Prayer, picking berries and family support led to law degree and admittance to High Court.

Prayer, determination and five years of picking berries led young Tongan barrister Eleanor Manu to graduate from the University of Waikato earlier this month and to be admitted to the High Court of New Zealand.

Lawyer Eleanor Manu

Manu graduated with a Bachelor of Laws (LLB) and a BA in Social Science, majoring in Political Science.

Elleanor began by studying Health Sciences at Auckland University, but did not do well in her first year.

However, she had passed a law paper and after praying, decided this was what she was meant to do.

She decided to enrol in law, but because she had done badly in her Health Science course, she was not eligible for any financial support and was faced with having to find $6000 for her first year’s fees.

After a lot of thought and prayer, she suggested to her parents that she could raise the money by going fruit picking.

Her mother Nanuma was hesitant because this was what she and her husband Vili had done when they first came to New Zealand and she remembered how back breaking the work was.

However, she found her daughter a place on a strawberry farm in Morrinsville, Hamilton.

The whole family joined her and spent three months picking.

“We started with strawberries for the first month, crawling from 4am to 4pm,” Nanuma said.

“As much as I didn’t want my daughter going through the agony of what I worked for when I first came to New Zealand, I was encouraged by her motivation and determination to strive for success.

“For three long months picking and packing strawberries, we finally managed to make enough to fund Noa’s first year of her Law degree and also were able to pay for my other five children’s educational studies.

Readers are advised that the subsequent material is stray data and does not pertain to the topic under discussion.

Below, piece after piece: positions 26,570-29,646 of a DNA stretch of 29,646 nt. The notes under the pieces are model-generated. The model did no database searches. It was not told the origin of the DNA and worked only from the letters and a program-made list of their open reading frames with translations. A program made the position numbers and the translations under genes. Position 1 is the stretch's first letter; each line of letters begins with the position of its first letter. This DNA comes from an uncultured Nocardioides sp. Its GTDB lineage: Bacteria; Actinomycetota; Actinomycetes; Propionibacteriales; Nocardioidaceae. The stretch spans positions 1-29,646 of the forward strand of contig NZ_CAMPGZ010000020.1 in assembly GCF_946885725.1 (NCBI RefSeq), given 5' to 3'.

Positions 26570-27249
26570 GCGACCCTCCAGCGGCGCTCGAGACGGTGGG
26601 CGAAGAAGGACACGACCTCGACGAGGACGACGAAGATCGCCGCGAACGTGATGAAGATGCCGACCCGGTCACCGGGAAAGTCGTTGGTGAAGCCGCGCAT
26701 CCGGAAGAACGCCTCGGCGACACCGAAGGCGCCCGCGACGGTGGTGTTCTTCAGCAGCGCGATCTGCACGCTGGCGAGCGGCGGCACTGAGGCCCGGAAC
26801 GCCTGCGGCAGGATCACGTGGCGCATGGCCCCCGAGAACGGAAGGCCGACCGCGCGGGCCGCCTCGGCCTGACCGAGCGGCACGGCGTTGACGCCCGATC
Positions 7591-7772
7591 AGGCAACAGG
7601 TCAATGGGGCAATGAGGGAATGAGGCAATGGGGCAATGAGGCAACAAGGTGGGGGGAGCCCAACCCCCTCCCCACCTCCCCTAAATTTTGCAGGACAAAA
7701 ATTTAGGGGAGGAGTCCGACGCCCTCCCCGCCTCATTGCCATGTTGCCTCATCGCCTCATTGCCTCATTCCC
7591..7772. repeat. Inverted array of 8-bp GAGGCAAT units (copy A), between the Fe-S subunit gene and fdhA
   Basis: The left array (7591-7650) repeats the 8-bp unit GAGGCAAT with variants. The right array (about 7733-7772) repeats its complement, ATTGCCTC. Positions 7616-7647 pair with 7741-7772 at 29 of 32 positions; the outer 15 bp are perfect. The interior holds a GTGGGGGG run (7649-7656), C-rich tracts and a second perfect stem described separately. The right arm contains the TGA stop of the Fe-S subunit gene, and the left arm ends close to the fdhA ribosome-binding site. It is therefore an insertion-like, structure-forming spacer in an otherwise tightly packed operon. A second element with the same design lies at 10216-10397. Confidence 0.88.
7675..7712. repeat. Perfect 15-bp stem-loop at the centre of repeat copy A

In 2010 Elleanor enrolled in her first year of law at Auckland University. Later she decided to transfer from Auckland University to Waikato University’s Law School as a means to keep funding her studies through berry picking.

Nanuma said that for five years the family used berry picking as the main income to fund Elleanor’s education and that of her five younger children.

“We have done this as a family annually and it has been a blessing in disguise for me seeing the hand of God move in our life.

“The last and final picking season was just before Elleanor’s admission to the High Courts.

“I think it’s safe to say that Noa finally achieved what she set out to do and we can only hope that she will leave a long lasting impression that God is a God of possibility.”

Dr Mo’ale ‘Otunuku, who advised the family on Elleanor’s studies, said her success was the result of talking to her parents about her ambitions and their support for her.

“Students should get assistance from parents in the same way they get assistance from teachers,” Dr ‘Otunuku said.

“The parents must know their responsibility and do the best they can do to assist their children’s studies.

“The children should agree with their parents of what field of education they should pursue and make sure it is within the child’s capability.

“Some parents want their children to become a lawyer, but the children do not have any interest in law.

“Sometimes children choose their subjects just because their peers are doing them, but these courses are beyond their capabilities.”

The main points

  • Prayer, determination and five years of picking berries led young Tongan barrister Elleanor Manu to graduate from the University of Waikato earlier this month and to be admitted to the High Court of New Zealand.
  • Manu graduated with a Bachelor of Laws (LLB) and a BA in Social Science, majoring in Political Science.
  • Because she had failed her earlier course in Health Science she had to fund her law studies and with the help of her family, paid her way through university by picking berries.
  • The last and final picking season was just before her admission to the High Court.

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